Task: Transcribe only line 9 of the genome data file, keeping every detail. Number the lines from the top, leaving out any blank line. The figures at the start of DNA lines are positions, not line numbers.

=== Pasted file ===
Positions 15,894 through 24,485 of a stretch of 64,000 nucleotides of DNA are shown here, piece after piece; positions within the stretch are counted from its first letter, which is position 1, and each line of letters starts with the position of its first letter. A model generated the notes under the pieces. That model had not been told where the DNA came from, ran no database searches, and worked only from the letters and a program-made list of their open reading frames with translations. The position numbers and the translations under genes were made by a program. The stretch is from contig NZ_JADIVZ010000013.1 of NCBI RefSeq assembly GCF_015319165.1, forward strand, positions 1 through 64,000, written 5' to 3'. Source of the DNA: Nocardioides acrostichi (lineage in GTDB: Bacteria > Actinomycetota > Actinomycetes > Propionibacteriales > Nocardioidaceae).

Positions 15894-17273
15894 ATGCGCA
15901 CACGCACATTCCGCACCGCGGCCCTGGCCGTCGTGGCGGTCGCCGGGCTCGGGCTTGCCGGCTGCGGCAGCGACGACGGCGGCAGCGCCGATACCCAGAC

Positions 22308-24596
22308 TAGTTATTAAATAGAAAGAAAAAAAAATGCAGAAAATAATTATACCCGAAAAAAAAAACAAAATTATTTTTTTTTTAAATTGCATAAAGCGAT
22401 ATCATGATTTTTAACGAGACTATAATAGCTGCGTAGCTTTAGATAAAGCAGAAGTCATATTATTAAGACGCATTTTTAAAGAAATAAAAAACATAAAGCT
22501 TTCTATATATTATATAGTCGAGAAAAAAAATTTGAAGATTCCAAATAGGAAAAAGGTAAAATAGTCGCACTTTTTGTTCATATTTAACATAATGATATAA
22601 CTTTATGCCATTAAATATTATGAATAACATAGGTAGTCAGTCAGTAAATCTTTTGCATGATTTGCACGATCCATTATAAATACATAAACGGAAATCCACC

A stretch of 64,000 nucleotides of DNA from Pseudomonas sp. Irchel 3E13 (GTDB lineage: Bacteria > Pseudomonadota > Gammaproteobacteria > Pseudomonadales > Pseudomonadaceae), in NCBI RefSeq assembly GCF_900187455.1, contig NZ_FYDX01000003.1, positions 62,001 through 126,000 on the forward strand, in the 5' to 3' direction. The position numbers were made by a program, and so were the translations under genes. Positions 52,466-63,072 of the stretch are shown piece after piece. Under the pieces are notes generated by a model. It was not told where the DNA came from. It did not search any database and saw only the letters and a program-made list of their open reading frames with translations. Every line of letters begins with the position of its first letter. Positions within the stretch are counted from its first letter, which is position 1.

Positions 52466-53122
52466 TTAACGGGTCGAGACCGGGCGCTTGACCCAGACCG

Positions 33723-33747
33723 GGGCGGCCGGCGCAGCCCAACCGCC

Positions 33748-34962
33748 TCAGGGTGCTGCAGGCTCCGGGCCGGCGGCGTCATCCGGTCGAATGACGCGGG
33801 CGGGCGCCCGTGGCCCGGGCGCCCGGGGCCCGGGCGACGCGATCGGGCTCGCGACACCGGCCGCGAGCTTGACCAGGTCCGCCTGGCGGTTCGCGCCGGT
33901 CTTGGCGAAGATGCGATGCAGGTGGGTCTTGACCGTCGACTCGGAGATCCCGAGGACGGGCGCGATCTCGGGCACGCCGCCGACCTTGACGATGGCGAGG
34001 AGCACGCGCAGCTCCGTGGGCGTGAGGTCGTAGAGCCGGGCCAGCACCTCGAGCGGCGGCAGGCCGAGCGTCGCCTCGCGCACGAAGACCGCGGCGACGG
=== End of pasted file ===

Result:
22601 CTTTATGCCATTAAATATTATGAATAACATAGGTAGTCAGTCAGTAAATCTTTTGCATGATTTGCACGATCCATTATAAATACATAAACGGAAATCCACC